lunedì, marzo 02, 2009


Guinea-Bissau president attacked

Guinea-Bissau President Joao Bernardo Vieira casts his vote on 16 November
President Vieira has ruled intermittently since 1980

Gunfire has erupted around the presidential palace in the West African state of Guinea-Bissau, after the army chief of staff died in a bomb attack.

It is not clear if a coup attempt is under way, amid reports that President Joao Bernardo Vieira has been killed.

General Batista Tagme Na Wai reportedly died after a blast late on Sunday that destroyed part of the building.

Guinea-Bissau is one of the world's poorest states. It has a history of coups and is a drug trafficking centre.

An army spokesman told the AFP news agency that the president had been killed.

"President Vieira was killed by the army as he tried to flee his house which was being attacked by a group of soldiers close to the head of the chief of staff Tagme Na Waie, early this morning," said Zamora Induta.

He accused Mr Vieira of being responsible for the death of the army chief of staff.

Renegade soldiers last November attacked the presidential palace with automatic weapons in a failed coup attempt.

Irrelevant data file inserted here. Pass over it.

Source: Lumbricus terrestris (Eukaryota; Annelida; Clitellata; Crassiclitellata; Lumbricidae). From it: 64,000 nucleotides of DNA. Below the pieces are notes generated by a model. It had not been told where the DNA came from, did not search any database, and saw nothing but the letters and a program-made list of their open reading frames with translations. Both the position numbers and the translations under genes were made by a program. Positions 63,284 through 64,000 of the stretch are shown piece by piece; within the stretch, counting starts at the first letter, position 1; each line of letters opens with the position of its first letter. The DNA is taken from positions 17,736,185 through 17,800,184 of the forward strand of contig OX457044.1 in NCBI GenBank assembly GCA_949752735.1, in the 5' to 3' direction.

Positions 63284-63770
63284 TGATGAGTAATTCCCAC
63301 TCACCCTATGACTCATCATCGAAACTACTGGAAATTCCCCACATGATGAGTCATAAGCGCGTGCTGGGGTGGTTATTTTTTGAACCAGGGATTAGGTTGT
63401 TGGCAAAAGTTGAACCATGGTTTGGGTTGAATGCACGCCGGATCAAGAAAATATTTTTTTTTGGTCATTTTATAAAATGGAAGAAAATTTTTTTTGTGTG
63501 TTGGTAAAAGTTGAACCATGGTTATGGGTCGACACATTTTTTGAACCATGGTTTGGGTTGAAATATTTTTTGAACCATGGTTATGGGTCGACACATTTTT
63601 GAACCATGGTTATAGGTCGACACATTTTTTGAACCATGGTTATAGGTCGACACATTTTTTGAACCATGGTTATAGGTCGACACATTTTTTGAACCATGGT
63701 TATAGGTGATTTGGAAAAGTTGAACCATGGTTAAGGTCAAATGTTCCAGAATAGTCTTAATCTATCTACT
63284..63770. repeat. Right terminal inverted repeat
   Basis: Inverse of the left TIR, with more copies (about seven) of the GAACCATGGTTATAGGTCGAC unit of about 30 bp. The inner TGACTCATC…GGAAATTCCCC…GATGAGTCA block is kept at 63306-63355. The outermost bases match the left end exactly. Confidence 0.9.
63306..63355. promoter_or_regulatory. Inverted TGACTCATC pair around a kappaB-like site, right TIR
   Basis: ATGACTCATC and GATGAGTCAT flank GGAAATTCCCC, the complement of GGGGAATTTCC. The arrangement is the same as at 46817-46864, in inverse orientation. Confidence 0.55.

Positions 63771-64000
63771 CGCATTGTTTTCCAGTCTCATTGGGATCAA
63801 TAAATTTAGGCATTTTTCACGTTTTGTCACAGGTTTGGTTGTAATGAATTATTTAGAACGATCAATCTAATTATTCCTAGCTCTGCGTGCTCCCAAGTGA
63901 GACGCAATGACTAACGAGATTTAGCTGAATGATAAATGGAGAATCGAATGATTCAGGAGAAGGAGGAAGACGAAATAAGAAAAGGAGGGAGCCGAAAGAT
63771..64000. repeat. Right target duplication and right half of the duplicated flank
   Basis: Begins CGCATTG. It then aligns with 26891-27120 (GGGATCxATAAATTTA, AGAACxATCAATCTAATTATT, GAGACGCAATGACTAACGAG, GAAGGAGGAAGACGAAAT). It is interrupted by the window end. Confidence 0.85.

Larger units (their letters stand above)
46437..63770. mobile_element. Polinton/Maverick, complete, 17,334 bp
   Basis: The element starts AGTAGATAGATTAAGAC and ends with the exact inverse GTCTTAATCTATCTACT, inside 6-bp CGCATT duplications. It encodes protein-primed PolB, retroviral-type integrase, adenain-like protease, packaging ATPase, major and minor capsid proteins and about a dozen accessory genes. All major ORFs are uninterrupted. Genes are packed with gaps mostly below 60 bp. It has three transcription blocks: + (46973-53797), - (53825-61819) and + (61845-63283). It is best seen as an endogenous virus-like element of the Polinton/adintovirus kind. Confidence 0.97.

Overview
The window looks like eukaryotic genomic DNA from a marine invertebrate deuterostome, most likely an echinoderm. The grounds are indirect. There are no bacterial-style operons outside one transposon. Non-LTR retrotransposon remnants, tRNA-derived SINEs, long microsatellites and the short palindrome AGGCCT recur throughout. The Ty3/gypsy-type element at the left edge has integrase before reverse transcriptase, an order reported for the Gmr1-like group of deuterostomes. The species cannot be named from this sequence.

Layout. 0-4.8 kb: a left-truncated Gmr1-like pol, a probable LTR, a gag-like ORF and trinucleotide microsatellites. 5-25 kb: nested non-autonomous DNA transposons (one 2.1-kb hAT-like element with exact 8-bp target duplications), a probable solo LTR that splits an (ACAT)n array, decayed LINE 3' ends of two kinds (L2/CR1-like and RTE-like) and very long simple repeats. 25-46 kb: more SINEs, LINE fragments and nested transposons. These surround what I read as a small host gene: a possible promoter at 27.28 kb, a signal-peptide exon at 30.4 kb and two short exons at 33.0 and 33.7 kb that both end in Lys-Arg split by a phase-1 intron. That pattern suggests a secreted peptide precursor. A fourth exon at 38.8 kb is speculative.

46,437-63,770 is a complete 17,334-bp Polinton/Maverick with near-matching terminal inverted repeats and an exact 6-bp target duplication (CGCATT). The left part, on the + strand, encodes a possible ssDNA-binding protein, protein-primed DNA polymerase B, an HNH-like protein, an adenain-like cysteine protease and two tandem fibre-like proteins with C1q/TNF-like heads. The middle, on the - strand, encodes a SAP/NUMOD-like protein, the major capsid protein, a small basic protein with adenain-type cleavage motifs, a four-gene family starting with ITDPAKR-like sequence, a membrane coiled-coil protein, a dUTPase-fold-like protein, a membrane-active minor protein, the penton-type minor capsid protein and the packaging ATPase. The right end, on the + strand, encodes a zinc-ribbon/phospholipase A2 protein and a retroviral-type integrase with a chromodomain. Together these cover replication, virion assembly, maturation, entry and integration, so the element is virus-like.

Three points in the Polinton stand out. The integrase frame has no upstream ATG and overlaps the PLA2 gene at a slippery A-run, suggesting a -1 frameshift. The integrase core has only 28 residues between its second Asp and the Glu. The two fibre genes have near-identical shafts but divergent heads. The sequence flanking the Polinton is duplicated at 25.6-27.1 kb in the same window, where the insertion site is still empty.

An aide to General Tagme, Lt Col Bwam Nhamtchio, told AFP the chief of staff was in his office when Sunday's blast went off.

"He was gravely wounded and did not survive his injuries. This is a loss for all of us," Lt Col Nhamtchio said.
BBC map

State radio has confirmed General Tagme's death.

At least five people were reportedly killed in the explosion.

Following the attack on the military HQ, officers ordered two private radio stations in the city to cease broadcasting.

"For the security of the journalists, you must close the radio station and stop broadcasting. It's for your own safety," armed forces spokesman Samuel Fernandes told reporters at one station.

"We are going to pursue the attackers and avenge ourselves," he added.

Plagued by coups

It is not yet clear who was behind the attack but it once again highlights the country's fragility, the BBC's West Africa correspondent Will Ross says.

After last November's attack, the president was subsequently given his own militia for protection.

In January, that militia was accused of trying to kill the head of the army and was then disbanded.

Guinea-Bissau has been plagued by coups and political unrest since it gained independence from Portugal in 1974.

President Vieira, just like the country's previous leaders, has relied on the army to stay in power, and personal rifts have made it a rocky relationship, our correspondent says.

Guinea-Bissau - a major transit point for Latin American cocaine headed for Europe - has also been destabilised by the effects of drug trafficking.

Some officials in the army are known to have become involved in the trade, our correspondent adds.